Writers & Company

Eleanor Wachtel on her first interview with Alice Munro

In September 1990, a starstruck Eleanor Wachtel asked Alice Munro to appear on the first season of the new CBC radio show Writers & Company. Over 25 years later, Eleanor reflects on that powerful first interview.

The Nobel laureate turns 85 on July 10, 2016.

Friend of My Youth is a short story collection by Alice Munro. (Kristin Ross, Penguin Canada)

In honour of Alice Munro's 85th birthday on July 10, Eleanor Wachtel reflects on her first interview with the Canadian literary giant. At the time, Writers & Company was just starting out and Munro was busy collecting accolades for her collection Friend of My YouthListen to the archive interview above, and read Eleanor's recollection of that meeting below:

It was September 1990: Alice Munro had recently won the $50,000 Molson Prize in honour of her work and the Trillium Award for her seventh collection, Friend of My Youth. We met in Toronto at the reading of a mutual friend and total fan that I was (and am), I asked her if she'd consider an interview for the new CBC literary program I'd launched, Writers & Company. She agreed for the next morning.

The title story of Friend of My Youth is about a woman who's thinking about her mother, who died young — about the "bitter lump of love" she has held in relation to her. I recalled that one of her earliest stories, "Peace of Utrecht," was inspired by the death of her mother and that this new collection was dedicated to her memory. So I asked about their relationship.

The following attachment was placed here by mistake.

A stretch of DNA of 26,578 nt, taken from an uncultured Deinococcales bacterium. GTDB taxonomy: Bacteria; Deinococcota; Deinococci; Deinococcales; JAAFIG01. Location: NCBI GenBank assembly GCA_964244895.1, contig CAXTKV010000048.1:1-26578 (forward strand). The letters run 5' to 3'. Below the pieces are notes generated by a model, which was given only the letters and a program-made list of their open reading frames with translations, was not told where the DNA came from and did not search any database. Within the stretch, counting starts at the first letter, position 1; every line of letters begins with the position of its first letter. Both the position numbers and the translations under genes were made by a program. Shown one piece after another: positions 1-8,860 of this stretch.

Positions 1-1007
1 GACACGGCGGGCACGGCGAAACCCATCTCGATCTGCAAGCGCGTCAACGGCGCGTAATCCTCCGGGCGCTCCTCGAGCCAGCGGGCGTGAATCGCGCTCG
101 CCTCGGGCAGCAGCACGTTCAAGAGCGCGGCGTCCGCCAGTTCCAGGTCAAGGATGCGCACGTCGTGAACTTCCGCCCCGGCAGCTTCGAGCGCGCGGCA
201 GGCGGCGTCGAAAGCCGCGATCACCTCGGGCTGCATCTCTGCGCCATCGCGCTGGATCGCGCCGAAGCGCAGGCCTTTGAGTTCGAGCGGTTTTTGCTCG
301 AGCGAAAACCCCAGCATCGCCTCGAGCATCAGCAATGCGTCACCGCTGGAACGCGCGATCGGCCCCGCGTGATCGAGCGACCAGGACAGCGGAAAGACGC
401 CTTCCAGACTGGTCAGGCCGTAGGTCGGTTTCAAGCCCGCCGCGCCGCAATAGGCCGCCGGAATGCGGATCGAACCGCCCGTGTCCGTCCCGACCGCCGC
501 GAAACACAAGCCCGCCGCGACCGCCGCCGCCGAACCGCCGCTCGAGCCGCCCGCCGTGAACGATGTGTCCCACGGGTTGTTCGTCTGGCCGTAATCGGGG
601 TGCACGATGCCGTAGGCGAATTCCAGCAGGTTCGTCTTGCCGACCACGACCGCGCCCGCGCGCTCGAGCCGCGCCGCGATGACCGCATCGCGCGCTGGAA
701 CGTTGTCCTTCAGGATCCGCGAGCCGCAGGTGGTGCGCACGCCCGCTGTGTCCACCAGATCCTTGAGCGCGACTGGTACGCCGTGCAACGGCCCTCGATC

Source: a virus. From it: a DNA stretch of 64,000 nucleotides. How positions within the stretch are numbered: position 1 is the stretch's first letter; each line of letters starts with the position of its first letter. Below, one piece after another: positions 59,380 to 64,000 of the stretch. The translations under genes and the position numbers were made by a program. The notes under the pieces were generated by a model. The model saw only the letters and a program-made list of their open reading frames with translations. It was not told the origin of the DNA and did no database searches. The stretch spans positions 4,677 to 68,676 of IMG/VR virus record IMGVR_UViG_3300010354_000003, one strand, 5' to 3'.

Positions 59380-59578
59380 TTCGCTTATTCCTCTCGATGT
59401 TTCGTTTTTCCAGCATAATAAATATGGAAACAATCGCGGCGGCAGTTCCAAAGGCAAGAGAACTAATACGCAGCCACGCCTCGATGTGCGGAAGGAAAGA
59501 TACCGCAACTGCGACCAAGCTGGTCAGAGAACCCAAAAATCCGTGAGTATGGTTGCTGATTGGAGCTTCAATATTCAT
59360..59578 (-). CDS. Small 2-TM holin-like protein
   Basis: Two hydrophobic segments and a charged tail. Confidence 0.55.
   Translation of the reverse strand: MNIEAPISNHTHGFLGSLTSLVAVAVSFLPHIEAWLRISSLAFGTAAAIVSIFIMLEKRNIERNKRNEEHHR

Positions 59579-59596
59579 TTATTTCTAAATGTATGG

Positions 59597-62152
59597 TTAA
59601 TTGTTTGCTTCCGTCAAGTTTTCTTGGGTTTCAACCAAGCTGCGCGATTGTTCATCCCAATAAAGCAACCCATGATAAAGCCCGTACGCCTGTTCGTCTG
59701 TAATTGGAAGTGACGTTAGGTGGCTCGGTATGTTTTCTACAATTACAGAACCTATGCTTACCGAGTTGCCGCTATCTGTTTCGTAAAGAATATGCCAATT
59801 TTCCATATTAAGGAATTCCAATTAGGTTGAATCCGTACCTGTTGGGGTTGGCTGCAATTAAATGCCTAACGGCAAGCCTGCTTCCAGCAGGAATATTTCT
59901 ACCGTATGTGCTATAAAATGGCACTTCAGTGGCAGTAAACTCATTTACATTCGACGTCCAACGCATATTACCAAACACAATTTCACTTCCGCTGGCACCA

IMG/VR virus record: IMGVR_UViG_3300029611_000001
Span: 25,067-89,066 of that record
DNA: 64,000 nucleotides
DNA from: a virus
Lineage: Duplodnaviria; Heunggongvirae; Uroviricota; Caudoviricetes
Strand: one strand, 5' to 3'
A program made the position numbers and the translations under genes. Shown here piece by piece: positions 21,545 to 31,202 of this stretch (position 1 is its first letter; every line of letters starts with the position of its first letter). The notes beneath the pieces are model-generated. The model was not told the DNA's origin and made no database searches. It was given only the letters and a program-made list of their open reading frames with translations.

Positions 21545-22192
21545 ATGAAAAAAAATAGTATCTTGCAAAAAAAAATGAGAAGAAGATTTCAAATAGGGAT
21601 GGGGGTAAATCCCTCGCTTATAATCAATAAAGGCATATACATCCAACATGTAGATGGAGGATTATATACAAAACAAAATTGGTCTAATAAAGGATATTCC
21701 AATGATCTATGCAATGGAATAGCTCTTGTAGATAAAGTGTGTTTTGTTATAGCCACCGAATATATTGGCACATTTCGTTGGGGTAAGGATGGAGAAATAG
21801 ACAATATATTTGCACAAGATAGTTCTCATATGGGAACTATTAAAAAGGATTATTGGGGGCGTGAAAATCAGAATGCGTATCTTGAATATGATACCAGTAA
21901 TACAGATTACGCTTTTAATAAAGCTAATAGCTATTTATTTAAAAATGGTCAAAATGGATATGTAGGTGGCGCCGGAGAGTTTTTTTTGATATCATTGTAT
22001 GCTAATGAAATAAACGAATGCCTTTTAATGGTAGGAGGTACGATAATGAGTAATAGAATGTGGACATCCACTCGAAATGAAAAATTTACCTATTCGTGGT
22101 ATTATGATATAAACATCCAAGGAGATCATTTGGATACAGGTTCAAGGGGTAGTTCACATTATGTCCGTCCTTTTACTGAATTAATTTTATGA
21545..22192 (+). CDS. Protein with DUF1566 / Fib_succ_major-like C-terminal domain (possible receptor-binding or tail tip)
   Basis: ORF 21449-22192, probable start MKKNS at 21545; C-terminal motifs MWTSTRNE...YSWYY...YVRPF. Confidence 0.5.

Munro replied, "It was a very difficult relationship. Mothers and daughters generally have fairly complex relationships, and ours was made much more so by Mother's illness. She had Parkinson's disease, which was not diagnosed for a long time... All that made me very self-protective, because for one thing I didn't want to get trapped. In​ families like ours it is the oldest daughter's job to stay home and look after people when they're in that situation, until they die. Instead, I got a scholarship and went to university. There is enormous guilt about doing that, but at the time you're so busy protecting yourself that you simply push it under, and then you suffer from it later."

She added, "I don't think that much about my relationship with my mother and what it did to me. I sometimes feel terrible regret about her, what her life must have been like. Often, when I'm enjoying something, I think of how meagre her rewards were and how much courage, in a way, she needed to go on living."

I followed up by asking Munro what she was trying to figure out in the story "Friend of My Youth." 

She said, "I was trying to figure out why I needed to write this story! … I knew I was struggling with the subject matter of my mother. I hadn't thought I'd tackle that part of my life again."

At the end of our conversation, I asked Alice Munro to read from the story and when she came to the phrase "the bitter lump of love I have carried all this time," her voice caught ever so slightly. Just a beat and she recovered; you couldn't hear it on the air. Afterwards she expressed surprise that it could affect her still.

I was so moved by her willingness to speak with such candour and insight about a profound relationship anyone can relate to. I remember a psychologist telling me she referred to those observations — the interview was published in my first book, Writers & Company — with her clients.

The conversation, the story, the collection were an inspiration to me.

— Eleanor Wachtel, July 2016

Writers & Company will broadcast Eleanor's 2004 conversation with Alice Munro on July 10, her 85th birthday.